Senator Nelson. You mean the volume of business they do?

Senator Eeed. Yes; the volume of business they do, and the profits
they make.

Senator Nelson. Any real or certain index?

Mr. Bucholz. Yes; I believe the capital and surplus would be.

Senator Eeed. The capital and surplus?

Mr. Bttcholz. Yes, sir.


Senator Keed. You frequently find a bank, do you not, with a
small capital and a large surplus, which is really a bigger bank and
makes more money and handles more business than another bank
with a larger capital and without a surplus.

Mr. BucHOLz. That is quite true.

Senator Eeed. Now, if the capital stock of this central bank is to
be contributed by the banks, should it not be based upon capital and
surplus, instead of upon capital alone?

Mr. BucHOLz. I think it would be very unjust to base a contribu-
tion of capital merely on the capital of the bank contributing.

Senator Bristow. I think this matter of country checks is a very
important matter, and you seem peculiarly fitted to discuss it. Now,
if you will, tell us in what way it has been a good thing for the
country and for the banking business as a whole ?

Mr. BiTCHOLz. When I was a country banker, I would tell the
farmers, when they came in to buy some goods, that they ought to
leave their money at the bank, deposit it in the bank, take a check
book and pay their bills in that way.

Senator Beistow. With checks?

Mr. BucHOLz. With checks. That is about the only thing that ap-
pealed to the farmer. He did not have to carry the money in ms
pocket and take a certificate and come to the bank every time he
wanted a little money. That has been generally done throughout the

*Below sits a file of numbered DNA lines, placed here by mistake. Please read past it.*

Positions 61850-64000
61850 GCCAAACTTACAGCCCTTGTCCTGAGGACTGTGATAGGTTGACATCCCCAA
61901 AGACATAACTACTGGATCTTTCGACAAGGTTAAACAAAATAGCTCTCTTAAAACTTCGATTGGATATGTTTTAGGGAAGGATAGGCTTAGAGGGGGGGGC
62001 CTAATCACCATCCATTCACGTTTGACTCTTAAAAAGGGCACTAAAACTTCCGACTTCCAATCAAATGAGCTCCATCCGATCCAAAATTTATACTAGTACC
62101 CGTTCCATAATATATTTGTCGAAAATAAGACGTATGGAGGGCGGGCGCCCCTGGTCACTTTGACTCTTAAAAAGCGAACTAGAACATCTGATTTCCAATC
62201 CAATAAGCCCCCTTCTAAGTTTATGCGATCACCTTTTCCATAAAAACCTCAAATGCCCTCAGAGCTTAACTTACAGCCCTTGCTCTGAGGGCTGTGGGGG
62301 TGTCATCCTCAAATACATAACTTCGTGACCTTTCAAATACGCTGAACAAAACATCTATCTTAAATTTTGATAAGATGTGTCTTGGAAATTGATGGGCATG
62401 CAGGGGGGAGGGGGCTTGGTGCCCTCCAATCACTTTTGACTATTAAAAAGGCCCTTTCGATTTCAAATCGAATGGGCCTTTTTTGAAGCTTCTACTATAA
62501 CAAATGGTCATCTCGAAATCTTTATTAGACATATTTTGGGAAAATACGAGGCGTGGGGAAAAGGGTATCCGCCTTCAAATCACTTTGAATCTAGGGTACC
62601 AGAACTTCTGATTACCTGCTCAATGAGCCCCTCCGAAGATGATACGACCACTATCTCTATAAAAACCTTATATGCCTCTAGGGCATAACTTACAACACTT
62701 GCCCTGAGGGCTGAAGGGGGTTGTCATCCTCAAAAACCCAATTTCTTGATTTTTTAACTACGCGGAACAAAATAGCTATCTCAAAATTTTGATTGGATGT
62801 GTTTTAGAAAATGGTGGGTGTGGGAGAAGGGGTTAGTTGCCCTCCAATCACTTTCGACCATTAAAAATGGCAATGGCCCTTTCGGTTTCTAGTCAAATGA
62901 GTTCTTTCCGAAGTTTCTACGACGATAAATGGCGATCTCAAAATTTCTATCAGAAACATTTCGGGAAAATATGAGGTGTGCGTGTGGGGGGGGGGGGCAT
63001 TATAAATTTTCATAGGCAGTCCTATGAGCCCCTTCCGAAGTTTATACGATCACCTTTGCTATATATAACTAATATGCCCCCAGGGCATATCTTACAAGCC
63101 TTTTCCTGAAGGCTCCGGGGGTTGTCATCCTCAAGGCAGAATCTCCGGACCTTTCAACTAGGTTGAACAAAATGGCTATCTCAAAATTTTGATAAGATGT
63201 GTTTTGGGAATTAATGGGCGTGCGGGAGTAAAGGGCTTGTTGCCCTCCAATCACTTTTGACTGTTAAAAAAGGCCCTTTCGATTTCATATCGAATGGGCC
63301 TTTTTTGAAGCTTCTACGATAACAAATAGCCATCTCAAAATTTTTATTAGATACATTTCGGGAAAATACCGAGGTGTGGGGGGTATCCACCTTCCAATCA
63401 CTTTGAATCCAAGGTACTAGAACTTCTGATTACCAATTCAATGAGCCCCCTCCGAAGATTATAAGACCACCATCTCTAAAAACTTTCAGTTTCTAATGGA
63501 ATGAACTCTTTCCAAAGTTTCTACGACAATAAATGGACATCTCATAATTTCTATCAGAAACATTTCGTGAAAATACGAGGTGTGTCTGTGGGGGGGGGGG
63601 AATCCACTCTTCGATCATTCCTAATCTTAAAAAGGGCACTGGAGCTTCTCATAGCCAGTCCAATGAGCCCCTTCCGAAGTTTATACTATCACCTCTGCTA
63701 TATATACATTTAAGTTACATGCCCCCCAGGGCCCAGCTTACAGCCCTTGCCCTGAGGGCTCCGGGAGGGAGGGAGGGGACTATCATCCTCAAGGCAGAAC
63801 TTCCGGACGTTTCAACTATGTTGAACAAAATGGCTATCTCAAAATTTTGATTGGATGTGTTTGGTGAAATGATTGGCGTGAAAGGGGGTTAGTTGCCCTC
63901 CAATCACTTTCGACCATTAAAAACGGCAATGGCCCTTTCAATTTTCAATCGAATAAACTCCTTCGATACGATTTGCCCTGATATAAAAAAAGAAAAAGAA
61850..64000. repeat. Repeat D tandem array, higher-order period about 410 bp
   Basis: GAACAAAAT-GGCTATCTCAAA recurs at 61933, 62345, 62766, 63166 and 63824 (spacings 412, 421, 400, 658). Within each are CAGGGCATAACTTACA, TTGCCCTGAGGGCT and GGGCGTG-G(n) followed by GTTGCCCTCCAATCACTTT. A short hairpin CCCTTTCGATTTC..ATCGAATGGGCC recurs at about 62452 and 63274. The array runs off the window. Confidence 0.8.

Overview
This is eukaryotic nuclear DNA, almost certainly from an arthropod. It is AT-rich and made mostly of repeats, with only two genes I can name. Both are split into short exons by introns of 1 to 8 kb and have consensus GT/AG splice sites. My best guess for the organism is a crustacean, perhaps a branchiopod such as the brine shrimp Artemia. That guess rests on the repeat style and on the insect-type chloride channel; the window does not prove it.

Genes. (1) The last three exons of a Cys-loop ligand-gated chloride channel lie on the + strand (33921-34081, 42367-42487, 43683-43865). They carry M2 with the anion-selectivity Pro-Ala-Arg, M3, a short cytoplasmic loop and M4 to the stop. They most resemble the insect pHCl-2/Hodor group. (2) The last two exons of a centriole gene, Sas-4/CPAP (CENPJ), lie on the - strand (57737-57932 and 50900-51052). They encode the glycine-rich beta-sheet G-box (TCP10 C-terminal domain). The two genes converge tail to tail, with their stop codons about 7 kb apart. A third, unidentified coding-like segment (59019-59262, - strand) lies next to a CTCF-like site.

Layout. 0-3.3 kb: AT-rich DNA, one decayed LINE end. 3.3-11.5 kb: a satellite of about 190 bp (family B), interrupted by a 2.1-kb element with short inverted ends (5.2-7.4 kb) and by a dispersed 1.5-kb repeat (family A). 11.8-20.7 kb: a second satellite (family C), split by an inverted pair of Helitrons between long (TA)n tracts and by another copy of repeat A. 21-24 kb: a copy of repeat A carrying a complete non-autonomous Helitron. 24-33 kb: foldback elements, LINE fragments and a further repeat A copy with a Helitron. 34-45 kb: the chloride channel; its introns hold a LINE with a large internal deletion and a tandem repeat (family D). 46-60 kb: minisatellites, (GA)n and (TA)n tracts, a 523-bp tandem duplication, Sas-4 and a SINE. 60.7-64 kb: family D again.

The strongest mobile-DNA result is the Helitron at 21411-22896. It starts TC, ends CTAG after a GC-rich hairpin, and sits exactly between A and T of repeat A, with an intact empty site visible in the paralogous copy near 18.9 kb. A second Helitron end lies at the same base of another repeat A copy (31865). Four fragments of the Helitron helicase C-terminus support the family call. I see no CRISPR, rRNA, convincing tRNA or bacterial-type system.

agricultural West. That is a part of the development of that country.

Senator Nelson. But you overlook the point we are after. This
inquiry does not cover that kind of check. That is the other class
of checks. For instance, the merchant in Nebraska, in an interior
town, goes to Chicago and buys a bill of goods there, and instead of
remitting to the wholesale merchant in Chicago by draft he sends
his check on his local bank, and that is the kind of check we refer to.

Mr. BcjCHOLz. Of course, the ideal condition is for a merchant to
go to his bank and buy a bill of exchange payable at the place where
he owes the money. But we do not come to that. We do not ap-
proach the ideal condition. For instance, in Omaha some of our
large accounts are 10 blocks away from us. They do not want to
come to the bank and buy a draft. They make out a check and send
it away.

Senator Nelson. When that check comes back what do you do
with it? Do you charge for remitting that money?'

Mr. Btjcholz. Yes; we make a charge of one-tenth.

Senator Nelson. A merchant in Chicago has a check from one of
your Omaha merchants upon your bank, the Chicago bank sends it
to you, and you charge for that?

Mr. BucHOLz. Yes; we do.

Senator Nelson. And does that charge come out of — it comes out
of the bank that sends it to you, primarily ?

Mr. BucHOLZ. Primarily, and sometimes ultimately; sometimes
they absorb that exchange.

Senator Bristow. That is their business; that is not the Govern-
ment's business.

Mr. BucHOLz. Not a bit.

Senator Bristow. Not any more than to fix a law which would fix
a limit as to the time for giving a cash discount, if payment is made in
10 days?


Mr. BucHOLz. It has not a thing to do with a Government regu-

Senator Beistow. The Government has not a thing to do with it.

Mr. BucHOLZ. This exchange charge ultimately comes out of the
man who owes the money. It comes out of him ultimately, anyway,
and it ought to.

Senator Bristow. My office is across the hall in this building. I may
owe somebody in New York. He may have on his letterhead " Coun-
try checks not received," but I do not want to go down town and buy a
draft, and so I write a check and let him turn it down — it is not con-
venient for me to go down town — and if he does not want to do that he
may send it back.

Mr. Bucholz. Certainly ; that is a matter between you.

Senator Bbistow. If we should undertake to make it impossible for
me to write that check we would interfere with a development which